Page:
BillyGoat's Avatar
 
Join Date: Jun 2003
Location: Chilliwack, BC, Canada.
Interest: Hiking, UL Backpacking, canoeing, snowshoeing
Posts: 7,376
Default

Civilian food would be lighter, cheaper and better tasting. Any kind of food that has an expiry date set in years from now must have all the quality and appeal of Velveeta.
BillyGoat is offline  
post #7 of (permalink) Old 06-13-2008, 09:05 PM Thread Starter
Summit Master
 
AcesHigh's Avatar
 
Join Date: Aug 2006
Location: Chilliwack, BC, Canada.
Interest: Women
Posts: 7,511
Default

I would have thought that Military Rations this day and age would of been state of the art, high energy, light to carry. Obviously not the case. Likely the CDN troops are eating old Surplus Military Rations as well.

I found information about these "IMP" (Individual Meal Packs) here:
http://www.mreinfo.com/international...adian-imp.html

I think my buddy said he grabbed some of these for fishing, for $5 or so each from the Army Surplus store neer MEC on Broadway, so this made me interested to begin with. I figured heck you could buy a bunch and just take them on trips.

I think I will stick to civilian meals.
Thanks!



AcesHigh is offline  
post #8 of (permalink) Old 06-13-2008, 09:09 PM
Summit Master
 
BillyGoat's Avatar
 
Join Date: Jun 2003
Location: Chilliwack, BC, Canada.
Interest: Hiking, UL Backpacking, canoeing, snowshoeing
Posts: 7,376
Default

It sounds to me like the meals you were talking about were more geared towards overnighters ex. full meals that would need to be boiled or prepared in some fashion rather than just trail snacks. Military gear traditionally isn't very light.
There's some pretty good freeze-dried meals out there that just require adding boiled water that are pretty tasty.
BillyGoat is offline  
post #9 of (permalink) Old 06-13-2008, 09:45 PM
Dax
Off the Beaten Path
 
Join Date: Sep 2007
Location: Port Moody, BC, Canada.
Interest: Hiking, Backpacking, Kayaking, Mtn Biking, Skiing, Snowshoeing, Climbing, RC Flying, Computers. Collecting expensive backpacking gear.
Posts: 734
Default

Quote:
quote:Originally posted by BillyGoat

all the quality and appeal of Velveeta.
What's wrong with Velveeta?

Try melting some into your Kraft Dinner, mmm good. I have actually packed KD on overnight trips. Dollop of butter in a ziplock is all you need, don't need to add milk if you add cheese!
Dax is offline  
post #10 of (permalink) Old 06-13-2008, 09:54 PM
Headed for the Mountains
 
Join Date: Feb 2007
Location: , BC, Canada.
Interest: hiking
Posts: 125
Default

IMP's taste great and 5$ sounds like a good deal considering how much you get in them and in comparison to the expensive MEC backpacking foods. I would consider buying them for hiking if they were sold nearby.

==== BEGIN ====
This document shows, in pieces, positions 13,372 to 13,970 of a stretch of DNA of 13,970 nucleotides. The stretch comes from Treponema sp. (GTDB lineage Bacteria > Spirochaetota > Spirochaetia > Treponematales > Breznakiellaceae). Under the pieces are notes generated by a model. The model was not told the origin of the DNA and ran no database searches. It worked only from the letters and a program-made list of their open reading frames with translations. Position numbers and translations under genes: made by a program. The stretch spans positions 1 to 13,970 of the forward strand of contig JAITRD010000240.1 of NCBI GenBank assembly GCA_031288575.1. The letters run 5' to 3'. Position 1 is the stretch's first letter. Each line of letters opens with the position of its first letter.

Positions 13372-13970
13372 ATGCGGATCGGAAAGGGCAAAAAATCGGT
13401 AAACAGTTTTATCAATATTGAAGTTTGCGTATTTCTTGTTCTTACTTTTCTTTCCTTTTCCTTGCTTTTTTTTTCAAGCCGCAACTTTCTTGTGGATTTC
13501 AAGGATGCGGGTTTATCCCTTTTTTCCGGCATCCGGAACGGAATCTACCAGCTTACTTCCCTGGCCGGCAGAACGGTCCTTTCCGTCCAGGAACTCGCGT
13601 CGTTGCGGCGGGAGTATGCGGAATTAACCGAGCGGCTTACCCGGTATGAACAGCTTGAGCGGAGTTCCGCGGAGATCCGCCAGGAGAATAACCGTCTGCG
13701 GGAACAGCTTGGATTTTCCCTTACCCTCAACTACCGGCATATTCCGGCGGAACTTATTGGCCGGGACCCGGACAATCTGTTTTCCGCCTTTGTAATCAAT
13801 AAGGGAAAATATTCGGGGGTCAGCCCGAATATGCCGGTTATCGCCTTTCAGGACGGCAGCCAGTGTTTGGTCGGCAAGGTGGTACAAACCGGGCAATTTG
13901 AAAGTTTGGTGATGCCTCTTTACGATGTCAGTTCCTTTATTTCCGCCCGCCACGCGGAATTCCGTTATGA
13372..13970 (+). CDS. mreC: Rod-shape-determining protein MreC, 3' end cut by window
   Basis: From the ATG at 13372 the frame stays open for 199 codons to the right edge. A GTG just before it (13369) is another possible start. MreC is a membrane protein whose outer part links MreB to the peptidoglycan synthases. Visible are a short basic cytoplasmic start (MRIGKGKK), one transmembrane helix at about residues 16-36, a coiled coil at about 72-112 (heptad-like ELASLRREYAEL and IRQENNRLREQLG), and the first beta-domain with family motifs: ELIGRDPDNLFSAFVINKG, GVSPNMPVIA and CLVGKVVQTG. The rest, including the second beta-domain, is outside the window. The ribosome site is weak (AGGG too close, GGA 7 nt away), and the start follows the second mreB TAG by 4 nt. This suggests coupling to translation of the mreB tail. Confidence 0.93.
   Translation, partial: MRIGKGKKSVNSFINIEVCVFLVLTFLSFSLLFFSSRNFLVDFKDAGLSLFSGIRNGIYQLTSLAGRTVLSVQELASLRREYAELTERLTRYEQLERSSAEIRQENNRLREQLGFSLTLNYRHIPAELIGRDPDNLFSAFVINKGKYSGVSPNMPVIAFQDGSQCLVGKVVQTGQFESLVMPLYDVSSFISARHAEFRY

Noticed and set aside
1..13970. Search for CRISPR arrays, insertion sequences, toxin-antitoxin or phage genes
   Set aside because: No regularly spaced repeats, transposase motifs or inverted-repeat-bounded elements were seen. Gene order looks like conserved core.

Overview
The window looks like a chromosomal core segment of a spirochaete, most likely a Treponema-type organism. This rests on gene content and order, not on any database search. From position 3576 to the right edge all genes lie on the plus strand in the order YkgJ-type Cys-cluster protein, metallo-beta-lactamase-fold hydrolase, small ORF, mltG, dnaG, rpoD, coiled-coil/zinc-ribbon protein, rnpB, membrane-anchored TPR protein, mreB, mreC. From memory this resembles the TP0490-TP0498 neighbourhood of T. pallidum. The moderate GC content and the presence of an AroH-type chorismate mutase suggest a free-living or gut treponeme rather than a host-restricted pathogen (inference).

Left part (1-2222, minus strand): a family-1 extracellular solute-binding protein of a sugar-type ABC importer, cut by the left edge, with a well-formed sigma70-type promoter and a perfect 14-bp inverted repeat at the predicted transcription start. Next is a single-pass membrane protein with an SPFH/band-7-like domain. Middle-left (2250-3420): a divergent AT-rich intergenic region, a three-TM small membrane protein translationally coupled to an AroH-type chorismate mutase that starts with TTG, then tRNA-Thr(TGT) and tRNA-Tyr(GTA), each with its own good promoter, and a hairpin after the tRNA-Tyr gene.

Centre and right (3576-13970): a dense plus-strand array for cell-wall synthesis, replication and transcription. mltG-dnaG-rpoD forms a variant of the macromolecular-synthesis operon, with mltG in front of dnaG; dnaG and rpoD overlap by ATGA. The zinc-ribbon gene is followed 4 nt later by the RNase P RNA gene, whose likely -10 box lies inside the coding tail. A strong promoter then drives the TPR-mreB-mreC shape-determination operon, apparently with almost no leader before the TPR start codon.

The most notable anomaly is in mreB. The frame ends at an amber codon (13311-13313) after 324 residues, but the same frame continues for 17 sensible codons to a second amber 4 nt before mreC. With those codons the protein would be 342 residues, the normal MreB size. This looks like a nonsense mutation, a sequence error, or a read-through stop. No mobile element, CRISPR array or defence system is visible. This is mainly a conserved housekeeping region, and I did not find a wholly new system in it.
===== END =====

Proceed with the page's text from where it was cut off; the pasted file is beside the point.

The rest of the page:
Hike.BC is offline  
post #11 of (permalink) Old 06-14-2008, 12:26 AM
Scaling New Heights
 
Join Date: Mar 2008
Location: , BC, .
Posts: 68
Default

Canadian IMPs are far superior to American MREs. Some thoughts on them.

ShadowChaser mentioned they are waterless/do not require water. Yes and no on both. Every main meal and dessert I have come across have been packed in sauce or syrup. So there is fluid in them (and this is part of the weight). There are components -instant potatoes and pudding and drink mixes- that do require water. The brade is very dry and might benefit from dunking in soup.

Re: expiry dates: The Canadian IMPs come in brown bags (almost like a lunch bag) with the year printed on them (06, 07, 08, etc.). Official line is 3 years from the year stamped. I have eaten all components from 5 to 6 year old IMPs with no ill effects. There are off-the-shelf candy bars and M&Ms packed in them and they are often well past their expiry dates. No problem. I'll put it this way - I had an 07 meal with Star Wars Epsiode II M&Ms in them

Gulagger mentioned them not being that great. Having served in the reserves, many of our exercises were catered. Given the choice between the catered meals and the field rations, we'd take the field rations any time.

As for calories count, each meal (if you eat EVERYTHING) contains rougly 1200 calories. I know people who have survied for 50+ days on these (though not always 3 times a day). They do have a tendency to clog the body's drains though. In terms of nutrition, they are apparently far superior to most countries rations.

The best part though is that no part requires cooking. most of the IMPS I've eaten I have eaten cold. There are some, however, that I would not even touch if they weren't heated.

If anyone wants any I do have a small stash of bread available! :P

As a side note, if you go to London Drugs and purchase a "Kitchens of India" instant curry, they are packaged and prepared the same way as the main course of an IMP.
BDTyre is offline  
Reply

Thread Tools
Show Printable Version Show Printable Version
Email this Page Email this Page



Posting Rules  
You may not post new threads
You may not post replies
You may not post attachments
You may not edit your posts

BB code is On
Smilies are On
[IMG] code is On
HTML code is Off
Trackbacks are On
Pingbacks are On
Refbacks are On

 
For the best viewing experience please update your browser to Google Chrome
 

Search Engine Optimization by vBSEO 3.6.1